Blogger Genealogy Research Toolboxes: 2024 Edition

It’s time for my yearly edition of Genealogy Research Toolboxes found on bloggers’ websites. As always, there are a few new websites and I’ve removed past links to sites that have gone dormant.

Bloggers who have chosen to add research toolboxes have spent a lot of time to compile helpful links for researchers. Be sure to leave a comment letting them know how helpful those websites are.

The 2024 list:

A Tree With No Name – This is a new entry to the toolbox list. Doris Kenney has a growing collection of both free and fee genealogy resources.

ABT UNK – Location Links has a list for Chicago and several other places

AI Genealogy Insights – This is another new addition to the 2024 list. Check out Steve Little’s Genealogy Bots tab to learn more about AI

Ancestral Findings – There is a Surnames tab at the top right with a drop down menu, including one on Hard to Find Surnames.

Anxiously Engaged! – Peggy Lauritzen has a number of buttons leading to multiple categories of resources.

Auntie Jen’s Family Trees – Links tab includes blogs, podcasts, YouTube and Facebook genealogy

Board for Certification of Genealogists – Check out the BCG Learning Center.

Destination: Austin Family – Thomas MacEntee’s websites with links to all kinds of genealogy resources.

DNAeXplained – Genetic Genealogy – Roberta Estes’ HELP button has links all about DNA and its use in genealogical research.

Empty Branches on the Family Tree – While you are browsing bloggers’ research toolboxes, I hope you will take a look at mine, too. Category links are located right under the header image on the home page. New this year is a tab to CarpathoRuysn Resources, plus multiple links added to existing categories.

Evidence Explained – Elizabeth Shown Mills’ website is the place to go for source citation tips.

Family Tree Knots – Check out the Links of Interest button under the header.

Find Lost Russian & Ukrainian Family – Vera Miller has a LINKS button to lots of Russian/Eastern European resources

Fortify Your Family Tree – DiAnn Iamarino Ohama shares her resources in tabs under her header image.

Genea-Musings – Visit Randy Seaver’s  “Randy’s Genealogy Links” right next to his HOME button.

Genealogy à la Carte – Gail Dever has a robust list of tools for those with Canadian roots and created an ever-growing list of Canadian genealogy groups on Facebook.

Genealogy by Paula – Paula Stuart-Warren has a RESOURCES button with a long list of her favorite research links.

Heart of the Family – Elizabeth O’Neal has a Resources tab on the home page tool bar

Irish Family Roots – Donna Moughty’s focus is Ireland with links.

Jana’s Genealogy and Family History Blog – Check out Jana Last’s Research Toolbox link in the top button bar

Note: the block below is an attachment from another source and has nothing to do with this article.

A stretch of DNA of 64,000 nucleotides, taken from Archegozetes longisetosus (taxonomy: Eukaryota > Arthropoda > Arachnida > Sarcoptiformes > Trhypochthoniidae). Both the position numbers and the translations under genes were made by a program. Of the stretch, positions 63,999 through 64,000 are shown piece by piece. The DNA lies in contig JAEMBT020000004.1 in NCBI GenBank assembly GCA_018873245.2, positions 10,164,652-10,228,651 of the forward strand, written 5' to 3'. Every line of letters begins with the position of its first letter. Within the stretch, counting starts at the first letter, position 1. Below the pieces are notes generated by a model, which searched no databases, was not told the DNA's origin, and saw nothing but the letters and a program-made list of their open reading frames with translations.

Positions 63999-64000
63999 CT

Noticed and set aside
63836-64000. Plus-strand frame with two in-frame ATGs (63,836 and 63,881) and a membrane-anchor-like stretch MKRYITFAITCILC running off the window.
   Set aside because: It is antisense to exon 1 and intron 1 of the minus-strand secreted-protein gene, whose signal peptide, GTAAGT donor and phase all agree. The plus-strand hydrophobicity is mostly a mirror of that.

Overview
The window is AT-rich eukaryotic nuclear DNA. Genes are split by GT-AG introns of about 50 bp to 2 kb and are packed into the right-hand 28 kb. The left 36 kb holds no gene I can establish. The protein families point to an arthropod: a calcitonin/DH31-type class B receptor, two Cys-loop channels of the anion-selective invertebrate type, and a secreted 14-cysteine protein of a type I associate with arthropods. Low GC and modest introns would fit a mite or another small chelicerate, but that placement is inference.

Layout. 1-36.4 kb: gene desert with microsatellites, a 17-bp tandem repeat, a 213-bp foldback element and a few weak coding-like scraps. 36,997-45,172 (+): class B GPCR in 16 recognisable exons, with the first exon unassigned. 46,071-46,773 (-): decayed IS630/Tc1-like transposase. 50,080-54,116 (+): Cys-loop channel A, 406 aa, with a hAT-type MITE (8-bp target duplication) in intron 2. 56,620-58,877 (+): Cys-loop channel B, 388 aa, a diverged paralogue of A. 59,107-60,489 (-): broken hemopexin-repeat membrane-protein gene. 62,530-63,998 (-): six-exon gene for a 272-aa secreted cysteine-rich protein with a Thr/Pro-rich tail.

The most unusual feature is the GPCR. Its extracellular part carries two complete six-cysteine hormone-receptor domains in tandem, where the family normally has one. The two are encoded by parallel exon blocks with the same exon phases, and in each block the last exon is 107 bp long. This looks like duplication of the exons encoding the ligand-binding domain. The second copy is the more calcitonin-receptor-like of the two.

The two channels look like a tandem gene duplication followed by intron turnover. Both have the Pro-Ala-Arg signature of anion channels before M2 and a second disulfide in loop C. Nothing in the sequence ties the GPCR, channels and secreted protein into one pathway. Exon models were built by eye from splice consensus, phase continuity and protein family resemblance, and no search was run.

Karen’s Chatt – Look for the Links tab at the right top area and follow the drop down menu for many links on various topics.

Kitty Cooper’s Blog – Kitty has multiple buttons with links to DNA and genealogy information

Leaves and Branches – Colleen Brown Pasquale has multiple tabs under her header image.

MarieB’s Genealogy Blog – Southeastern USA – There is a DNA Tools and References link

My Ancestors and Me – There are a number of Resources tabs on the home page tool bar.

Olive Tree Genealogy – Lorine McGinnis Schulze passed away, but her husband is maintaining her website, which is a huge research toolbox for ships’ passenger lists, along with links to many other Canadian and American records.

Past Presence – Linda has a wide range of resources, including Chinese Genealogy, Canada, Europe and the USA.

The Advancing Genealogist – There are links Resources and a neat, unique Law Library Index.

The Ancestor Hunt – Kenneth Marks’ website is the place to go for links to online newspapers!

Treasure Chest of Memories – Laura has a Resources tab with several categories at the top of her home page.

Writing My Past – Teresa has a lengthy set of links to all things genealogy.

That’s it for this year’s list. If I’ve missed someone, please leave a comment!

3 thoughts on “Blogger Genealogy Research Toolboxes: 2024 Edition”

  1. Thank you for the mention! Besides links on ABT UNK for research in Chicago, I have links for Lithuania; Houston, Corpus Christi, and Granbury, Texas; and Portland, Oregon; as well as some general links for interpreting naturalizations, passenger lists, and Sanborn maps.

  2. Thank you for creating this wonderful list, Linda, and for including my blog in your list. It’s a sad fact that when I visit a blog, I don’t usually stop to look around. I’ll have to start doing that, especially at the blogs that focus on the countries of my ancestors and other topics topics I research for my ancestors.

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